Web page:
We made it to camp after a really long day of hiking. Our guide asked if wanted to be in awe a bit more that day. We obviously wanted to! We trekked through the camp and a little out of the way to arrive at the amazing Winay Wayna. It ended up being one of my favorite sites on the trip. Over looking the river and lush mountains. You feel at peace in the silence at Winay Wayna. Away from the world.
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Trek Into The Clouds
High up in the Andes Mountains, along the Inca Trail. This is the start of day 3 on the trail. It is almost 8 hours of hiking, but every step along the way is worth it.
The first stop (which is near the top left of this photo) is Runkurakay, a structure that is more like an outpost. It has a commanding view of the valley below. After passing a ridge and forging ahead over stones laid by the Incas themselves, you come upon another fortress called Sayacmarca, which again looks over the valley below it. A well needed stop for lunch marks the middle of the day, but it is far from over.
After lunch, the first stop is Phuyupatamarca, or, "Cloud Level Town," and it doesn't take long to realize where the name came from. The clouds gently rool over and through the stone structure. And the last stop of the day is impressive indeed. Winay Wayna is a terraced town at a lower elevation, and has the final campsite nearby. Next stop, Machu Picchu in the morning.
We hiked with Peru Treks, who were amazing. The guides were knowledgeable, the food was amazing, and the experiences unforgettable!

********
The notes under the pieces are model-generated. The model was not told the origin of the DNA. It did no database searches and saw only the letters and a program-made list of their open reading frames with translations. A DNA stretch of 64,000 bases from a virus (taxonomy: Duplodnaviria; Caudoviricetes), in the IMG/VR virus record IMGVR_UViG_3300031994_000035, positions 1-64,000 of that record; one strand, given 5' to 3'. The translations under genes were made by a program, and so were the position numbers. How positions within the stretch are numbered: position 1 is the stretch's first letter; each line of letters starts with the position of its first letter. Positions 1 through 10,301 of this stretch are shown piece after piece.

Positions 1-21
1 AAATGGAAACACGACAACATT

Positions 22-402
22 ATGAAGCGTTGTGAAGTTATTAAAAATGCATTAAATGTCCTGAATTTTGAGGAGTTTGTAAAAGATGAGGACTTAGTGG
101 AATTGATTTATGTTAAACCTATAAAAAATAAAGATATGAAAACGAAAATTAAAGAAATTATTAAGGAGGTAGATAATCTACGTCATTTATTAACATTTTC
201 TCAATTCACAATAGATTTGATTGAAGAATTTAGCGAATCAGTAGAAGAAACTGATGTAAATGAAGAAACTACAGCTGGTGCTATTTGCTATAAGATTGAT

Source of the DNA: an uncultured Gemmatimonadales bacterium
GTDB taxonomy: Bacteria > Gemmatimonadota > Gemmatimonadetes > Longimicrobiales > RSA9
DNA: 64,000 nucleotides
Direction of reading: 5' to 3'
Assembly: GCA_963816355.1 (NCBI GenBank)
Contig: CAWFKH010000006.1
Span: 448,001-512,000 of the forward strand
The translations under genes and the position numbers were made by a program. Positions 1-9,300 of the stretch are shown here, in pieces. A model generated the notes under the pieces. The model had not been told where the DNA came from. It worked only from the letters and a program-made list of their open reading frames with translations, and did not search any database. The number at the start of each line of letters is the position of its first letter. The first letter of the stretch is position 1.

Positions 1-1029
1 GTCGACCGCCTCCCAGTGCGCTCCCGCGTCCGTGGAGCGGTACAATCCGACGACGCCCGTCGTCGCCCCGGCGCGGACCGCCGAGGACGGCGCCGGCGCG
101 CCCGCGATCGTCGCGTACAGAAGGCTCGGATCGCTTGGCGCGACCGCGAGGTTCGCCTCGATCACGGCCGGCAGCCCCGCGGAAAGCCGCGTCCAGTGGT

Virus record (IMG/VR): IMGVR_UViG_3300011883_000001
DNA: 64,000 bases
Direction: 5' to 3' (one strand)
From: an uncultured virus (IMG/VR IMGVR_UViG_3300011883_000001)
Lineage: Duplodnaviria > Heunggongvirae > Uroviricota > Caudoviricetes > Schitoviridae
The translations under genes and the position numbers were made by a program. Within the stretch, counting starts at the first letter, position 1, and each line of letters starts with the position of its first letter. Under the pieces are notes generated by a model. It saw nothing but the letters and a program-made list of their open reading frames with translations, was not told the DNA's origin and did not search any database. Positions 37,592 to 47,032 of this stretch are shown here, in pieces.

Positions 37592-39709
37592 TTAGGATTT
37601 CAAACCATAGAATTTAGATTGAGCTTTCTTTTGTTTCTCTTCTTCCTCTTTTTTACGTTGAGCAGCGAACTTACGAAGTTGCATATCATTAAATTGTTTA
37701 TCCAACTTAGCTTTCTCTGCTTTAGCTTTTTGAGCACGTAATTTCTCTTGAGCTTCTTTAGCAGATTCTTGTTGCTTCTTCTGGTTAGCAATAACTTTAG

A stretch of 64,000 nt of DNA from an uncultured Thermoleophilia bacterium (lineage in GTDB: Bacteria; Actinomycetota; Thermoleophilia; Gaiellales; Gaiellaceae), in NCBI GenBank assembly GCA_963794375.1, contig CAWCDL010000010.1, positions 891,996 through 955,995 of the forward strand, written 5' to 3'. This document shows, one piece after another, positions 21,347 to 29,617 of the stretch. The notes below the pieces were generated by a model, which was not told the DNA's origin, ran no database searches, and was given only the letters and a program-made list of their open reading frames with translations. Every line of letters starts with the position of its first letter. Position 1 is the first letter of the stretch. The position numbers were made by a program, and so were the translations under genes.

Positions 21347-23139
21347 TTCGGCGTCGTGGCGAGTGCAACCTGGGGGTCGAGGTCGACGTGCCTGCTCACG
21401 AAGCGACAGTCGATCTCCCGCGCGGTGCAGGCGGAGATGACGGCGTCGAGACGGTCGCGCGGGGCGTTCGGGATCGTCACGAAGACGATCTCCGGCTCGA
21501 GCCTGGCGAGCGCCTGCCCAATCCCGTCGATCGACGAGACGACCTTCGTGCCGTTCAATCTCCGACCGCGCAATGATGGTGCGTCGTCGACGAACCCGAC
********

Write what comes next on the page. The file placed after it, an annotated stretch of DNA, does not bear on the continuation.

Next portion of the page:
The last stop on the Inca Trail before Machu Picchu
We had a memorable 4 days of hiking on the Camino Inca through the Andes mountains, traipsing through mud, mist and rain, over rickety rope bridges across the white water rapids of the Rio Urubamba, and in the footsteps of the ancient Inca people on 500 year old trails and steep rocky steps. Around every turn in the trail, we found yet another precisely built and incredibly engineered abandoned Inca ruin, surrounded by rain forests or perched on terraced mountainsides: a temple, a tambo, a farm, or a spectacular city.
The perpetual fog added to the mysticism as we caught glimpses of ruins through the low clouds as we walked at 8000+ feet along the trail. At our campsite on the last night, we peered out of our tent pitched high on the side of the mountain, and saw the tops of those clouds beneath us in the valley below. On the final day, we arrived at the Sun Gate at sunrise, and the clouds slowly cleared away as we descended towards our final destination of Machu Picchu, and we could see the historic city from above.
This photo is the lower entrance to the beautiful agricultural terraces and homes of Wiñay Wayna, the last settlement before the final trail to Machu Picchu.